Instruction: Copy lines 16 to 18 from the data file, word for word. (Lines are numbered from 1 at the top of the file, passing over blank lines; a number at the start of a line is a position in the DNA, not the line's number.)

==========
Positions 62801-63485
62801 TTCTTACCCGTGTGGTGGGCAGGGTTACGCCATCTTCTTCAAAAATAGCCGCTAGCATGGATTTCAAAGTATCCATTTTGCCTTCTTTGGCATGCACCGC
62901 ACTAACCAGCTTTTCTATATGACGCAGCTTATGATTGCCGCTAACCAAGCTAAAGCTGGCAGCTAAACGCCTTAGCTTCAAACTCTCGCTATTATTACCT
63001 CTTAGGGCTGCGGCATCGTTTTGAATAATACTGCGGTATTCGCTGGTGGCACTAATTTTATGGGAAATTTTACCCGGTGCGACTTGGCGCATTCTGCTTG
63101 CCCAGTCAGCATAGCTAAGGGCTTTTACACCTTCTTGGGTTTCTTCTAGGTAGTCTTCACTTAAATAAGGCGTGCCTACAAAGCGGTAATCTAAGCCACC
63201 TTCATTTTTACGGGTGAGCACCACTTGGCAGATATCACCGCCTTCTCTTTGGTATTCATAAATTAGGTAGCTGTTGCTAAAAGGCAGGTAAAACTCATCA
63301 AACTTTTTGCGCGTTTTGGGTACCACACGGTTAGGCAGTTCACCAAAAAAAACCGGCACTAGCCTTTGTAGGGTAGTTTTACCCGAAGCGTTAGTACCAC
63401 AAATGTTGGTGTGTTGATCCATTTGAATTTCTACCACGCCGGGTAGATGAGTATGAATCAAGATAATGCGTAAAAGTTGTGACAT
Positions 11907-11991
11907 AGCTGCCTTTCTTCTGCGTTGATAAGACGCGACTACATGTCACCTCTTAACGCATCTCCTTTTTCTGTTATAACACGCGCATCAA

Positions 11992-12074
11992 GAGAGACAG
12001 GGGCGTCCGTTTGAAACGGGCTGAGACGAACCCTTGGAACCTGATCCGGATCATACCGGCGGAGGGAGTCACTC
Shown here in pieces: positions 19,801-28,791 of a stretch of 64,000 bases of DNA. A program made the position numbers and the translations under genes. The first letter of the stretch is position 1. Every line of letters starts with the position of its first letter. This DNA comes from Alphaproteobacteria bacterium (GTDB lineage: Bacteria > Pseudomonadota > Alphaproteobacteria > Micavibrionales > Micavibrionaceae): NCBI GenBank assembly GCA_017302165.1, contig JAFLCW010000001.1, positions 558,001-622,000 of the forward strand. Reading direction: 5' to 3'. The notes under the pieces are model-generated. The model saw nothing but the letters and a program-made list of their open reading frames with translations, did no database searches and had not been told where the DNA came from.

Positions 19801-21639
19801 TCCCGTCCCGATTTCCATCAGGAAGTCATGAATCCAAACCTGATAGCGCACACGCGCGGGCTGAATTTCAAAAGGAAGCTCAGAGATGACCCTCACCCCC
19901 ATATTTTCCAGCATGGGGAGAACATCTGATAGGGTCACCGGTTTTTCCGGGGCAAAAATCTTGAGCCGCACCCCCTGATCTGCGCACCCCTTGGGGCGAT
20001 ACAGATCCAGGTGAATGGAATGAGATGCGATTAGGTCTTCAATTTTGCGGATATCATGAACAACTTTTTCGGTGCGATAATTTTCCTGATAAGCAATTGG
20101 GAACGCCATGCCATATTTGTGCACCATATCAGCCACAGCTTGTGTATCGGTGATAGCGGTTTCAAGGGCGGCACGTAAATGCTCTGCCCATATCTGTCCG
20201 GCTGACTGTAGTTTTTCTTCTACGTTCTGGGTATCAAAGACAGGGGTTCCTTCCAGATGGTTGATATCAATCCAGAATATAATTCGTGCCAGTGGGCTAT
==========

19801 TCCCGTCCCGATTTCCATCAGGAAGTCATGAATCCAAACCTGATAGCGCACACGCGCGGGCTGAATTTCAAAAGGAAGCTCAGAGATGACCCTCACCCCC
19901 ATATTTTCCAGCATGGGGAGAACATCTGATAGGGTCACCGGTTTTTCCGGGGCAAAAATCTTGAGCCGCACCCCCTGATCTGCGCACCCCTTGGGGCGAT
20001 ACAGATCCAGGTGAATGGAATGAGATGCGATTAGGTCTTCAATTTTGCGGATATCATGAACAACTTTTTCGGTGCGATAATTTTCCTGATAAGCAATTGG